Audrey has always lived with the risk of losing her husband. Leo is a firefighter and loves what he does, but hates the idea of an accident taking his life, so he has always joked that his childhood friend Garrett, a confirmed bachelor, should marry her if anything ever happens to him.
The unthinkable happens and with this pledge in the back of his mind, but mostly just because it’s what he feels he needs to do and where he feels he needs to be — he leaves Boston to spend time with Audrey and the boys. One practical thing he can do that can justify his presence is to finish the addition on the house that Leo was in the midst of doing. The longer he’s there, the more he sees how the boys appreciate having him around, and Audrey needs the comfort and presence of an old friend who knew Leo as well as she did.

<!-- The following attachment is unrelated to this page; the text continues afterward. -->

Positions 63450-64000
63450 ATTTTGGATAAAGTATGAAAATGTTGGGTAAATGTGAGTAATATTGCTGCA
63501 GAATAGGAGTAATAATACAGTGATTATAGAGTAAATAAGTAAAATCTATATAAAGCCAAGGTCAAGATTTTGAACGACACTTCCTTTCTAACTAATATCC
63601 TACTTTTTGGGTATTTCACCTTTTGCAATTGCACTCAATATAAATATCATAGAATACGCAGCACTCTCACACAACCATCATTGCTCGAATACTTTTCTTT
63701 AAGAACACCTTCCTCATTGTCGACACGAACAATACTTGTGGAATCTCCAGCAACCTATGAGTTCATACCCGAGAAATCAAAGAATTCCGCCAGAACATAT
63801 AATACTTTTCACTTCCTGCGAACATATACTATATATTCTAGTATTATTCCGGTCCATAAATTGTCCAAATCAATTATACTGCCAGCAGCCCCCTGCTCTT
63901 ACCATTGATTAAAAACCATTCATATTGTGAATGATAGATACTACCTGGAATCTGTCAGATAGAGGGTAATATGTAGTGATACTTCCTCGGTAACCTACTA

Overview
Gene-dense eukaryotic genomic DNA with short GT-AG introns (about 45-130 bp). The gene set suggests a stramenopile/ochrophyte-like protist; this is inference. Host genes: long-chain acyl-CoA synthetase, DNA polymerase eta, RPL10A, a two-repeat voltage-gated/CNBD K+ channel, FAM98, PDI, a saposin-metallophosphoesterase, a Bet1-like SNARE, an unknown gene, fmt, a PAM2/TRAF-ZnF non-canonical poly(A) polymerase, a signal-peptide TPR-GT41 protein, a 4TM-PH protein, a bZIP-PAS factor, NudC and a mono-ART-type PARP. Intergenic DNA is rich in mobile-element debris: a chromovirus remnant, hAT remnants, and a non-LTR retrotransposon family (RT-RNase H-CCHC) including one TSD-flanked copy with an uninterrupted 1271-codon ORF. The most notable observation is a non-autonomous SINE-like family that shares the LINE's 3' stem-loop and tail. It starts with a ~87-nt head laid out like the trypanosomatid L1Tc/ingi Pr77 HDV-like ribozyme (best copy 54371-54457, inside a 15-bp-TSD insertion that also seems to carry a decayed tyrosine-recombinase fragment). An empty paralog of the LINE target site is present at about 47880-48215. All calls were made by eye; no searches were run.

I ended up feeling somewhat mixed in my feelings about The Sweetheart Deal by Polly Dugan. It’s written in a style I really enjoy, of switching between alternating characters’ POV from chapter to chapter. In this case, the story switches among Audrey and Garrett primarily, but also brings in the perspectives of Christopher, Brian, and Andrew, who range in age from 15 to 11.
I was definitely invested in the plot and found moments to keep reading to find out how it all resolved. Dugan’s portrayal of the tween and teen boys was heartfelt and honest. The grief that they are all feeling was so powerful and well-written that it served as an extra character.
That said, there were times that I didn’t feel a connection to the writing, and I was also put off by the cursing in the novel. It wasn’t so much that I wanted to put it down, but more than I felt was necessary, and it could be aptly described in the way our parents used to tell us: that it’s not intelligent or creative. This isn’t always the feeling I get when authors choose to use swearing, but in this case it was.